February 08, 2016
/ by James Rubec
Five million dollars is enough to purchase a 30-second Super Bowl ad, but it’s not enough to ensure it will be a hit with the right audience.
Like any communication, Super Bowl commercials are subject to rules that govern the success, failure and proliferation of this high-risk, high-reward communication.
In the case of this highly anticipated communication, brands need to follow three rules: humor, scale and follow-through. How do we know?
From 11:00 p.m. ET on Saturday, February 6 to 11:00 p.m. ET on Sunday, February 7, we used Cision Global Insights to analyze more than 200 million tweets related to the Super Bowl’s commercials. The messages were collected through detailed Boolean search strings and further filtered by industry. This includes comments about elements of the ads, characters found within them and the campaign hashtags.
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Based on these results, forward-thinking brands can adhere to these three rules of Super Bowl commercials:
Doritos is a perennial Super Bowl performer, consistently creating viral campaigns. Though Super Bowl 50 was no different, another brand outperformed the cheesy chip brand.
Mountain Dew created this year’s most viral ad, a terrifying creation centering around a hallucinatory puppy-monkey-baby, a single being made up of three creatures that individually have been characters in the Super Bowl’s most popular commercials.
It is better to just watch the ad than have it described.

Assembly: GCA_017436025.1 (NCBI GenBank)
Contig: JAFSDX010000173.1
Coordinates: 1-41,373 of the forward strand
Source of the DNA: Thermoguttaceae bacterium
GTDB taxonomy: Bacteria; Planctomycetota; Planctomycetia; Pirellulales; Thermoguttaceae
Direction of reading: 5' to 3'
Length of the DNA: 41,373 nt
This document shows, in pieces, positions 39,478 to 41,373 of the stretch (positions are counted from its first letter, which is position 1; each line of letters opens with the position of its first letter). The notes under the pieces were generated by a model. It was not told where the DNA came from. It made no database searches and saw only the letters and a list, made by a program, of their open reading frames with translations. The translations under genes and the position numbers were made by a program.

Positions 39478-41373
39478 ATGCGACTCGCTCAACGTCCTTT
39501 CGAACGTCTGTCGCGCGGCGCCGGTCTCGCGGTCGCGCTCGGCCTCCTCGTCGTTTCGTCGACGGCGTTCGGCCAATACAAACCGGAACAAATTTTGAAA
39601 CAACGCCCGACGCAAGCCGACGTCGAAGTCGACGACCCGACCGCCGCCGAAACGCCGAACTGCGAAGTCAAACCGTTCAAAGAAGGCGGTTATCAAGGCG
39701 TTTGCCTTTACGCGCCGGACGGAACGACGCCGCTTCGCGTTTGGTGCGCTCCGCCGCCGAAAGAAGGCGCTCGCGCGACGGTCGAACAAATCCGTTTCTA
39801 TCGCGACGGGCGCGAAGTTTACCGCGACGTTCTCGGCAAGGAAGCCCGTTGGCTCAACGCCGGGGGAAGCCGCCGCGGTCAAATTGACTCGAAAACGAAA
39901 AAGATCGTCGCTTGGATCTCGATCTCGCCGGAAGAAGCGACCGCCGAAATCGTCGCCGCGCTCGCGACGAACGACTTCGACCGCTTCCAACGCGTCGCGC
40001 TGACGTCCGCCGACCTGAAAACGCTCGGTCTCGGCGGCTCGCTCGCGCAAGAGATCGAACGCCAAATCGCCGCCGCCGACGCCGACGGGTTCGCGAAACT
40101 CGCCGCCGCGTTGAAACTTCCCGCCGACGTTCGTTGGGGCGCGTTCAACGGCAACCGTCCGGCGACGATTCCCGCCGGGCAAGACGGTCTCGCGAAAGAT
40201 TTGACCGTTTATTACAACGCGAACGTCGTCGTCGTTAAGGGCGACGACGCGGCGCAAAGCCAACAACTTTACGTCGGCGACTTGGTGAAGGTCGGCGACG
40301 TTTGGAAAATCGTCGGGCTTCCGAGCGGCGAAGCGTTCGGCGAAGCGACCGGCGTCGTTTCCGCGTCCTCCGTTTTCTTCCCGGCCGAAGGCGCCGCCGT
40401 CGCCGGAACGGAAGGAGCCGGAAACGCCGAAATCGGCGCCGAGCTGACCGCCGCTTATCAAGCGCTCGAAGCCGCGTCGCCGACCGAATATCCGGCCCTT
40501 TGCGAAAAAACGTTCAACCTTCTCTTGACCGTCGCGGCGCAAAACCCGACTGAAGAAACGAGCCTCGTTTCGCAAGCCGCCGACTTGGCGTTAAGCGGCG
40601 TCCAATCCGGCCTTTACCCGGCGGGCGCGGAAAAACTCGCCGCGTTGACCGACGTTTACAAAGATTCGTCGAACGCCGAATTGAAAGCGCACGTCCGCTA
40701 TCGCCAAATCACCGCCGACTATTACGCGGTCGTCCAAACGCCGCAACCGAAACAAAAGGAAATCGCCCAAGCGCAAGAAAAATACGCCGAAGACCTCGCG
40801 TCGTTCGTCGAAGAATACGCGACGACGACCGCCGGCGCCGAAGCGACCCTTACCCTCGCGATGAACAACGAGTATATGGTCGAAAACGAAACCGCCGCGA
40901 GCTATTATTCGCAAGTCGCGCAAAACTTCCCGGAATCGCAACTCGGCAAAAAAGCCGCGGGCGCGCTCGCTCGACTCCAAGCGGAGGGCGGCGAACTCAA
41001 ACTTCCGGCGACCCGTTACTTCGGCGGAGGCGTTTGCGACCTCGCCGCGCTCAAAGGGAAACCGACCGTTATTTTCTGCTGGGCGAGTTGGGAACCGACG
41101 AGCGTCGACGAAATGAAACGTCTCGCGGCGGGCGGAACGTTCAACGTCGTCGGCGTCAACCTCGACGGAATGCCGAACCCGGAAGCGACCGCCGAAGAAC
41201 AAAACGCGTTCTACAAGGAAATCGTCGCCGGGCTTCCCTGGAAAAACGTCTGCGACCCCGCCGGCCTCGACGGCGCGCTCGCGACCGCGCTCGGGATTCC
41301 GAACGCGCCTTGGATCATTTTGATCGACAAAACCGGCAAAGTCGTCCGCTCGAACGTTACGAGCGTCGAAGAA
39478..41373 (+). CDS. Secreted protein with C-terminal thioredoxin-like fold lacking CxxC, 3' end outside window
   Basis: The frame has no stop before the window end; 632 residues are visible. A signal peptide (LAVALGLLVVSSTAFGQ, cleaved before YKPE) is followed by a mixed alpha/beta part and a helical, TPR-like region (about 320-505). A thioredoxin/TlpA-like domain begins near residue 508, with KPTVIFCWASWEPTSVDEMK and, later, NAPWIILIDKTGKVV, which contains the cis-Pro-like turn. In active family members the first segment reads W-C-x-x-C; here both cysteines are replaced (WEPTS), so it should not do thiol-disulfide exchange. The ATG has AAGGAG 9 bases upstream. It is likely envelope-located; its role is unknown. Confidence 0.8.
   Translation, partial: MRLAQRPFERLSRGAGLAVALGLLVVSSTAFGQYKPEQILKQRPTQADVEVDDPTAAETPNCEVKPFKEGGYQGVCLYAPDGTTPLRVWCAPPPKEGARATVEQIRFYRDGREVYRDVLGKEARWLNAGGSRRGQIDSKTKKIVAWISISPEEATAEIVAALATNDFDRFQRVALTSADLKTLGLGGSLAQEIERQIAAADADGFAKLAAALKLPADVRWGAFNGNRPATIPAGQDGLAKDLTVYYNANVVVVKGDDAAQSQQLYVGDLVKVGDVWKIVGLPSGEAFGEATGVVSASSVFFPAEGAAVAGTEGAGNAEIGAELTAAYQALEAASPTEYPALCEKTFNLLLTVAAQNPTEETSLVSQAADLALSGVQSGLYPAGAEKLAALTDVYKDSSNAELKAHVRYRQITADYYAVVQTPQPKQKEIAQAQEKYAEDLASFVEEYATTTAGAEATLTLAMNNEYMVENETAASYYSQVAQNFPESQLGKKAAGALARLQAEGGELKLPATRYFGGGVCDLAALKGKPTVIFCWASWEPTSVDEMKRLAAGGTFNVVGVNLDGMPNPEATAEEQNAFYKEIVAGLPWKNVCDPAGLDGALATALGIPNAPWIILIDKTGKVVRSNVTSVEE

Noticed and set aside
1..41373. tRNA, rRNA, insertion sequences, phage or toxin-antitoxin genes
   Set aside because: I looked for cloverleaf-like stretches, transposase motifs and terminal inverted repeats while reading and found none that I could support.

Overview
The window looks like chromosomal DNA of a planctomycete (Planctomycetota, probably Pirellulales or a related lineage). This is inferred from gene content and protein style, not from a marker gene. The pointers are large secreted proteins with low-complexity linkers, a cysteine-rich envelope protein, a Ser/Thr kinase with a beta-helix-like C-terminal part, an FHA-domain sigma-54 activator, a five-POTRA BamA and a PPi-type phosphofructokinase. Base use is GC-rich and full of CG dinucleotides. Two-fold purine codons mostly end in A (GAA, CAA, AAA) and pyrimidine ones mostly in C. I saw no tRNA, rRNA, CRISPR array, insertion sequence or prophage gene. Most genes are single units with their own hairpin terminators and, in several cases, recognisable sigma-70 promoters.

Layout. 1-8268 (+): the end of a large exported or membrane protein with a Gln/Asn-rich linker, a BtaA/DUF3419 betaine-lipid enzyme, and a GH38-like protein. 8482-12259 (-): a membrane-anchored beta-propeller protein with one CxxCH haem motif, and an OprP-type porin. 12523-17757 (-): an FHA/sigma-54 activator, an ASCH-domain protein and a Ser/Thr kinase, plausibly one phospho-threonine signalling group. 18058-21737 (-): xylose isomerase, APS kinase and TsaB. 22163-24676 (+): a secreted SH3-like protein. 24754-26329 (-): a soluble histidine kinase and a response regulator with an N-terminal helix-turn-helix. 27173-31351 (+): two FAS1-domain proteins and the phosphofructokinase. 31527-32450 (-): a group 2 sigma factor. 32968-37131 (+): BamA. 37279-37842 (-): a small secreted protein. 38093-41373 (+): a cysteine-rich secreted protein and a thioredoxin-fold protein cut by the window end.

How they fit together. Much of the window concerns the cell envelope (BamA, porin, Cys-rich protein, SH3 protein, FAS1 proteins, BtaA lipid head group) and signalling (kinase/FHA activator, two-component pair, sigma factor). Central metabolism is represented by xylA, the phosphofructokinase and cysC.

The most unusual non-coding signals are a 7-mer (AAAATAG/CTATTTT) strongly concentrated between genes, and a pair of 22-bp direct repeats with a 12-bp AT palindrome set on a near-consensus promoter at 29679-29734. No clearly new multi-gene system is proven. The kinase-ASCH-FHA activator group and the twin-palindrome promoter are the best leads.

Larger brands with longer histories of social media activity, or larger followings, have an advantage over new brands entering the space. When you invest in a prestige advertisement (any large spend marketing effort), you need to understand your competitors’ positioning.
A new entrant has figured this out: Amazon, with its ad featuring Jason Schwartzman, Dan Marino and countless other celebrities. Commenters on Twitter mentioned the ad more than 1.6 million times.
Amazon is one of the largest brands in the world, and it has the money to invest in award-winning creative, content licensing and brand partnerships that allow them to produce ads of such high quality.
Before entering a brand space, ensure your brand is scaled appropriately to engage in the space and reap the benefits of heightened exposure.
Squarespace took a different approach. Rather than engaging its audience via Twitter, they created a unique campaign related to the commercial they aired with comedians Keegan Michael Key and Jordan Peele, otherwise known as Key and Peele.
Its commercial encouraged the comic duo’s fans to visit squarespace.com/realtalk, where Key and Peele provided live commentary of the game as their outspoken characters.
The catch was, legally, Key and Peele couldn’t advertise their livestream as “Super Bowl commentary” or anything that had to do with “football” for that matter.
Instead, they replaced the names of the teams, divided up the word “football” into “foot” (pause) “ball” and used other hilarious workarounds with the help of a live, sit in-lawyer.
Why all the fuss? Squarespace creates beautiful websites that any user can design and implement. Rather than spend time driving people to Twitter, they hosted and drove people to the livestream on squarespace.com, built on one of its templates – a beautiful way to show off its work, increase time on the site and drive new leads.
Learn more about how we monitored the Super Bowl! Request a demo of our social monitoring tools today!
Image via Pixabay: 1
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